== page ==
Agriculture to 2050 – the challenges ahead
Agriculture must become more productive if it is to feed a much larger world population while responding to the daunting environmental challenges ahead, FAO Director-General Jacques Diouf said here today.
Opening a two-day High-Level Expert Forum on How to Feed the World in 2050 Diouf told the 300 delegates that over the next 40 years:
'The combined effect of population growth, strong income growth and urbanization ... is expected to result in almost the doubling of demand for food, feed and fibre.'
'Agriculture will have no choice but to be more productive,' Diouf added, noting that increases would need to come mostly from yield growth and improved cropping intensity rather than from farming more land despite the fact that there are still ample land resources with potential for cultivation, particularly in sub-Sahara Africa and Latin America. He also noted that 'while organic agriculture contributes to hunger and poverty reduction and should be promoted, it cannot by itself feed the rapidly growing population.'
World population is projected to rise to 9.1 billion in 2050 from a current 6.7 billion, requiring a 70-percent increase in farm production.
In addition to a growing scarcity of natural resources such as land, water and biodiversity 'global agriculture will have to cope with the effects of climate change, notably higher temperatures, greater rainfall variability and more frequent extreme weather events such as floods and droughts,' Diouf warned.
Climate change would reduce water availability and lead to an increase in plant and animal pests and diseases. The combined effects of climate change could reduce potential output by up to 30 percent in Africa and up to 21 percent in Asia, the FAO Chief noted.
'The challenge is not only to increase global future production but to increase it where it is mostly needed and by those who need it most,' he stressed. 'There should be a special focus on smallholder farmers, women and rural households and their access to land, water and high quality seeds... and other modern inputs.'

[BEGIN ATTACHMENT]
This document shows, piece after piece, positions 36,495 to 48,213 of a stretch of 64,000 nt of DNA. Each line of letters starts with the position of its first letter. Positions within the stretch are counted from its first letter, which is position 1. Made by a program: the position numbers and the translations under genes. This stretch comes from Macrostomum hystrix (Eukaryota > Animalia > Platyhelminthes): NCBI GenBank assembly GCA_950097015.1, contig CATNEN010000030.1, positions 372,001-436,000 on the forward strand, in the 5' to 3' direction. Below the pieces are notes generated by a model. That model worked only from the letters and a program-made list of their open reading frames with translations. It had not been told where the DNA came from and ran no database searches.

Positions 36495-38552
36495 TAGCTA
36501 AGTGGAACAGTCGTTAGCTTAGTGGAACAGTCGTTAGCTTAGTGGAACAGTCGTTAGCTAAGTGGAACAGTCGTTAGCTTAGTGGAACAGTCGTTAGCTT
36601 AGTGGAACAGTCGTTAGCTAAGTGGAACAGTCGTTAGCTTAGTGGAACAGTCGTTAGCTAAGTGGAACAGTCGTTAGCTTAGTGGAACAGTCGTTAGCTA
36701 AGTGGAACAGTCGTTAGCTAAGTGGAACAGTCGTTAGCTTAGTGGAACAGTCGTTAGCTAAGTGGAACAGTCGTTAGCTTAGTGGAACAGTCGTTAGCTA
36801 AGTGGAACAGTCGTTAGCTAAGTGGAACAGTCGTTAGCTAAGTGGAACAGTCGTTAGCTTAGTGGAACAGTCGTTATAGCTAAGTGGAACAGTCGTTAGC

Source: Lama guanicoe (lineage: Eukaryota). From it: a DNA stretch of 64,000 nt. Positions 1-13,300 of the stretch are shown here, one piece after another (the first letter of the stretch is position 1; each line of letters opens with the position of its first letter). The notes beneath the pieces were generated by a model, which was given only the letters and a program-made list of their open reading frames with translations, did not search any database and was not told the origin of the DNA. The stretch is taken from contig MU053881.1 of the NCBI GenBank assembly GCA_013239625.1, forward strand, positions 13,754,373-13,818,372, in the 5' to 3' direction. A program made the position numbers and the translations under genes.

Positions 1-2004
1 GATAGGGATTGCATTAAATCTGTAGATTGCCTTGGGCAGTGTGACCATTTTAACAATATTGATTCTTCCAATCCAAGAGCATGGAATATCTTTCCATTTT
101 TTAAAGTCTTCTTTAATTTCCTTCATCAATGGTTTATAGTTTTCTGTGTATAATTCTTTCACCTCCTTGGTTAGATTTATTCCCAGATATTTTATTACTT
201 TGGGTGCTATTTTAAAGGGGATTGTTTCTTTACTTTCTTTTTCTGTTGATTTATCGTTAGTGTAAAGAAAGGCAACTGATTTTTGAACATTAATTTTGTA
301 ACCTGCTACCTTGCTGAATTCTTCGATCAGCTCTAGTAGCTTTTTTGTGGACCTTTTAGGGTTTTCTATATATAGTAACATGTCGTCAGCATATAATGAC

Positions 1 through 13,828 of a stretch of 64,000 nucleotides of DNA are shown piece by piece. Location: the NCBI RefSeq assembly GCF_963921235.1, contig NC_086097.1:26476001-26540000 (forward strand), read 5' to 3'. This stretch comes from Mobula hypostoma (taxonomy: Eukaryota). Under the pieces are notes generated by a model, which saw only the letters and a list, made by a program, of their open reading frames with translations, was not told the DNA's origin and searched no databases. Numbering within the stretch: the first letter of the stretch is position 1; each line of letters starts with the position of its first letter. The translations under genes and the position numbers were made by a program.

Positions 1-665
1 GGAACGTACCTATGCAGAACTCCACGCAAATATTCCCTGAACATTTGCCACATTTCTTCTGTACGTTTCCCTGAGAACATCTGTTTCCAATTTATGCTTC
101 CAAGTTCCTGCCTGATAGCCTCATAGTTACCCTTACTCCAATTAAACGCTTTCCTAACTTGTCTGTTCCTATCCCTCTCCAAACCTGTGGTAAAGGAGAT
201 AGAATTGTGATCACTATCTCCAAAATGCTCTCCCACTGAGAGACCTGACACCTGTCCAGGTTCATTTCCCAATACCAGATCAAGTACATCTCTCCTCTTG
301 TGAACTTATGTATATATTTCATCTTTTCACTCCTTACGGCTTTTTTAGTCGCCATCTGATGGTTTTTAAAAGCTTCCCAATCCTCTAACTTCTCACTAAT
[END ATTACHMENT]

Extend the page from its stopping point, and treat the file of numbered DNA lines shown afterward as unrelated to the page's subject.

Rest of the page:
Diouf noted the special challenge posed by water as climate change would make rainfall increasingly unreliable. Investment in improved water control and water management should be considered a priority.
It is also important to bridge the technology gap between countries through knowledge transfer using North-South, South-South and triangular cooperation to achieve sustainable increases in agricultural production and productivity.
Competition from bioenergy
Food production would also face increasing competition from the biofuel market 'which has the potential to change the fundamentals of agricultural market systems', with production set to increase by nearly 90 percent over the next 10 years to reach 192 billion litres by 2018.
At the Forum, about 300 eminent experts from around the world will review and debate the investment needs, technologies and policy measures needed to secure the world's food supplies on horizon 2050. It is calculated that $44 billion a year of official development assistance (ODA) will need to be invested in agriculture in developing countries - against the $7.9 billion that is being spent now. Higher investments, including from national budgets, foreign direct investment and private sector resources, should be made for better access to modern inputs, more irrigation systems, machinery, storage, more roads and better rural infrastructures, as well as more skilled and better trained farmers.
Through its conclusions and recommendations the Forum will contribute to the debate and outcome of the World Summit on Food Security scheduled at FAO headquarters on November 16-18, to be attended by Heads of State and Government from FAO's 192 Member Nations. It is hoped the Summit will agree then on the complete and rapid eradication of hunger so that every human being on Earth can enjoy the most fundamental of all human rights - the 'right to food' and thus to decent life.